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States making choices that hurt college students

By Jazelle Hunt
On May 20, 2014

  • Budget cuts in several states across the country are having a negative impact on public college. Justin D. Knight/howard.edu

WASHINGTON - During the recession, states' education expenditures -- like everything else -- took a substantial hit. But a new report from the Center on Budget and Policy Priorities finds that even as the nation recovers, most states are still funding their public colleges well below pre-recession levels, with eight states continuing to make cuts.

 The divestment is feeding a two-pronged stumbling block to success for today's college students, especially those of color and/or from low-income homes, who are more likely to attend in-state public institutions.
 First, these budget cuts are affecting the quality of education at public colleges and universities.
 "States (and to a lesser extent localities) provide 53 percent of the revenue that can be used to support instruction at these schools," the report states. "When this funding is cut, colleges and universities generally must either cut educational or other services, raise tuition to cover the gap, or both."
 These cuts often result in the loss of full-time, expert teacher positions in favor of switches to adjunct (contracted) instructors, the disintegration of entire departments and majors, truncated access to resources such as computer labs and libraries, and more.
 In 2011, the University of North Carolina at Chapel Hill eliminated 16,000 course seats, four of its computer labs and two distance education centers. In 2012, Louisiana State University eliminated 1,210 full-time positions, including more than 220 faculty members. The University system of Georgia has merged independent state schools five times in the last two years. Nationwide, the number of faculty per student has declined.
 In addition to the decline in educational quality, the decline in state investment is resulting in long-term financial instability for today's students.
 There's the national trend known as the Great Cost Shift in which students and families, particularly low-income households, are shouldering more of the cost of keeping public colleges afloat. According to the report, enrollment fees, tuition, and other student charges accounted for 24 percent of state schools' revenue in 1988. Today, schools rely on student charges for 48 percent of their revenues. Stated differently, in 1988 schools received 3.2 times as much in revenue from state and local government as they received from students in 1988 -- today, it's just 1.1 times as much. In fact, at that time only two states -- Vermont and New Hampshire, both very affluent -- had average tuition amounts larger than state expenditures. By 2008, that had grown to 10 states, including Michigan and Pennsylvania, which both have significant poverty. In eight states (including a few with large Black populations, such as Louisiana, Alabama, California, Georgia, and Florida), average tuition has jumped by more than 50 percent in six years.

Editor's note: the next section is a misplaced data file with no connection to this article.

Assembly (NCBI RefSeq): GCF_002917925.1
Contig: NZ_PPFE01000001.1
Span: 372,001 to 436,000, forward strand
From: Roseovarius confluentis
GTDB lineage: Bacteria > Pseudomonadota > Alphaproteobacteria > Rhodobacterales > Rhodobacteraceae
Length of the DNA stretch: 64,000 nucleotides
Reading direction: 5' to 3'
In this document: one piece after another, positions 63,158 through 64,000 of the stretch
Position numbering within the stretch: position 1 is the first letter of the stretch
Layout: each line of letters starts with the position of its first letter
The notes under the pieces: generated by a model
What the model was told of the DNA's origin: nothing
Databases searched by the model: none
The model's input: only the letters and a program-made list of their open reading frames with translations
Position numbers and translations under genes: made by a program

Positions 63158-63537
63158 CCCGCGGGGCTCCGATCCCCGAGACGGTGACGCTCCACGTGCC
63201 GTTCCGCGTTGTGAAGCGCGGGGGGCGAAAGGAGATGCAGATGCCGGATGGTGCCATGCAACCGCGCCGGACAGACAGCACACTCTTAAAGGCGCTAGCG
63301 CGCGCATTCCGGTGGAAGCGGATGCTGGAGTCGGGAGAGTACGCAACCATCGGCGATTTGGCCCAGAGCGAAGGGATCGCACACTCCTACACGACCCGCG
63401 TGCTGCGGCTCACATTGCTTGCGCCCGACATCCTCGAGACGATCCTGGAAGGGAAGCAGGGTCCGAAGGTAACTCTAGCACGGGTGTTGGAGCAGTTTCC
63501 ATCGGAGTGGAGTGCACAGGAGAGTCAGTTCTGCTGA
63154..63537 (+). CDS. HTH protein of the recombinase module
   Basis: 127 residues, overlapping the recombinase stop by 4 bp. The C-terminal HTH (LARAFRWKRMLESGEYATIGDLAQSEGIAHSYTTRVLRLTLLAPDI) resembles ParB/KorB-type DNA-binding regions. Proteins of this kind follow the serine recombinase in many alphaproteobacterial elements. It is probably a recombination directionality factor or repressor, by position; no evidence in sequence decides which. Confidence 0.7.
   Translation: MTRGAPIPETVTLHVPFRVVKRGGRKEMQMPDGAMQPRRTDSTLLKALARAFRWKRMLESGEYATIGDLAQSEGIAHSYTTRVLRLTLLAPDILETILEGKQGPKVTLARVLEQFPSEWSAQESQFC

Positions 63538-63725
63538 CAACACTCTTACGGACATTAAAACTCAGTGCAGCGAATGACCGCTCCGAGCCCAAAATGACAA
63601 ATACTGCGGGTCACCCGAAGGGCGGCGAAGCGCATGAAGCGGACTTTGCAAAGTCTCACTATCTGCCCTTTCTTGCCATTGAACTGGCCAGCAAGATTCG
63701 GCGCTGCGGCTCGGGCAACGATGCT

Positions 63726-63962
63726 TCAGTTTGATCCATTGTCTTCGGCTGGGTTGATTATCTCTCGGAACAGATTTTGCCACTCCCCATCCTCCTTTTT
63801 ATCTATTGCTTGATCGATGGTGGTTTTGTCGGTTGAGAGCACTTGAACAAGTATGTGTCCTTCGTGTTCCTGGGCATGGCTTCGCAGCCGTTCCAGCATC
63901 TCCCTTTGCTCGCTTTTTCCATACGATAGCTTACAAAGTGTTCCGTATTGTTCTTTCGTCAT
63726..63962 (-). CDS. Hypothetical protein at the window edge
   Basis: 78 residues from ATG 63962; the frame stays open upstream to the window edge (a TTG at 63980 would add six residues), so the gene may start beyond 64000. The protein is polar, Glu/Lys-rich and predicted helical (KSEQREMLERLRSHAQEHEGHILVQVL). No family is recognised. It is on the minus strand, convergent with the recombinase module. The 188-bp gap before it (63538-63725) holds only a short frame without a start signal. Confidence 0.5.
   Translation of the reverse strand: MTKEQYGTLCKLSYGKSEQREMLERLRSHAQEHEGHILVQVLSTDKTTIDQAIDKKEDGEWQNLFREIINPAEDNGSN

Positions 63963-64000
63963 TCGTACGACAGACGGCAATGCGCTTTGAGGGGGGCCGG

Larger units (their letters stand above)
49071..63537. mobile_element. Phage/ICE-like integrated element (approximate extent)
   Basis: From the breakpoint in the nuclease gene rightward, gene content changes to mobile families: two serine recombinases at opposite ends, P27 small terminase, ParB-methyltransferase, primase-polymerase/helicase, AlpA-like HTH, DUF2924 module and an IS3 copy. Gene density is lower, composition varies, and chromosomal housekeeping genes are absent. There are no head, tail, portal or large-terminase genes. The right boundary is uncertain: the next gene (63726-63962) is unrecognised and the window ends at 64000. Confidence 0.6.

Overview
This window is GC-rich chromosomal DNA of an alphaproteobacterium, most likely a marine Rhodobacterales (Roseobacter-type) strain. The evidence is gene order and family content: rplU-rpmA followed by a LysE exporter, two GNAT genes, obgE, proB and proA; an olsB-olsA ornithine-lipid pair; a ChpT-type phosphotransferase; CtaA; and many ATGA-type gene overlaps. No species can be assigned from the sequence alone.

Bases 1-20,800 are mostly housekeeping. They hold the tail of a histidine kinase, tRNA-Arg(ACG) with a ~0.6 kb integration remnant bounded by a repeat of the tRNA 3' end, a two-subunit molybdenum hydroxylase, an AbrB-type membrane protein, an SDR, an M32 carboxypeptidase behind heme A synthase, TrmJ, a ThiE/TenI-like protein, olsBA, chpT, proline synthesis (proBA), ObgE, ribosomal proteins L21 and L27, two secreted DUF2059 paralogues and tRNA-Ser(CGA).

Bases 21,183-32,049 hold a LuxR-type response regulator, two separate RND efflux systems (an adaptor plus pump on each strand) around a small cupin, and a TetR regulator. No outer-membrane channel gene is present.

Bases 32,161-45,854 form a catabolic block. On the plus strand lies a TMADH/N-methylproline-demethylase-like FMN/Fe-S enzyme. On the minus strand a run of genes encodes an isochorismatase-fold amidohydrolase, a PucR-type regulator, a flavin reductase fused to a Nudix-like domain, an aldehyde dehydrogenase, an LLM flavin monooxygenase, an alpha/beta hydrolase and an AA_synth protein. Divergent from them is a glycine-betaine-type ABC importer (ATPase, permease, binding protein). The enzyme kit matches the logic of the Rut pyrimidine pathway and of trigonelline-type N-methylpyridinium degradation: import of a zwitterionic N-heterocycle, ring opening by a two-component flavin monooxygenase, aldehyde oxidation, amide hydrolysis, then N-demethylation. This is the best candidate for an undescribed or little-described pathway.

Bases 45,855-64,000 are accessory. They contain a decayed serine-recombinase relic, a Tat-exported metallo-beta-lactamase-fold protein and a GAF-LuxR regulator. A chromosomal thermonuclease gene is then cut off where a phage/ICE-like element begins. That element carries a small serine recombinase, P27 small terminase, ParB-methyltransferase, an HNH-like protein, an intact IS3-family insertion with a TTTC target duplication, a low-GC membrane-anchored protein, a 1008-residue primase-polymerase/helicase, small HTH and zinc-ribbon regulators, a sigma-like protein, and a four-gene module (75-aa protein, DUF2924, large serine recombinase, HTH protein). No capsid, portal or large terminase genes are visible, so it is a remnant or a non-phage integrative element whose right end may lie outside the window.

The Great Cost Shift is directly feeding swelling student debt.
 According to a 2012 report from the Center for American Progress, 81 percent of Black students who earned bachelor's degrees took on debt to do it -- and 27 percent of these students are on the hook for $30,500 or more. Earlier this year, the United Negro College Fund, the largest and oldest private minority financial aid organization, called for emergency aid to supplement the weakened public financial aid system. By the end of 2013, student loan debt had surpassed car and credit debt, with American students borrowing more than $1 trillion to pursue degrees.
 "As students are asked to shoulder a greater burden, they resort to borrowing," said Michael Mitchell, co-author of the report. "Over 2008 to 2012, there's been a major increase in debt, especially for low-income families, because financial aid is no longer covering the costs."
 And the financial indebtedness extends well past college. In an effort to mitigate costs, students, especially low-income students, are choosing less competitive and less selective intuitions, despite being academically qualified for more prestigious institutions.
 Ultimately, this widespread disinvestment and its results have implications for the future of the American economy which makes it difficult for recent college graduates to enter the middle class. This debt deters many from even attending college. Those who do attend and graduate go into repayment and cannot afford homeownership, advance degrees that qualify them for highly skilled careers, or full participation in the economy as a consumer.


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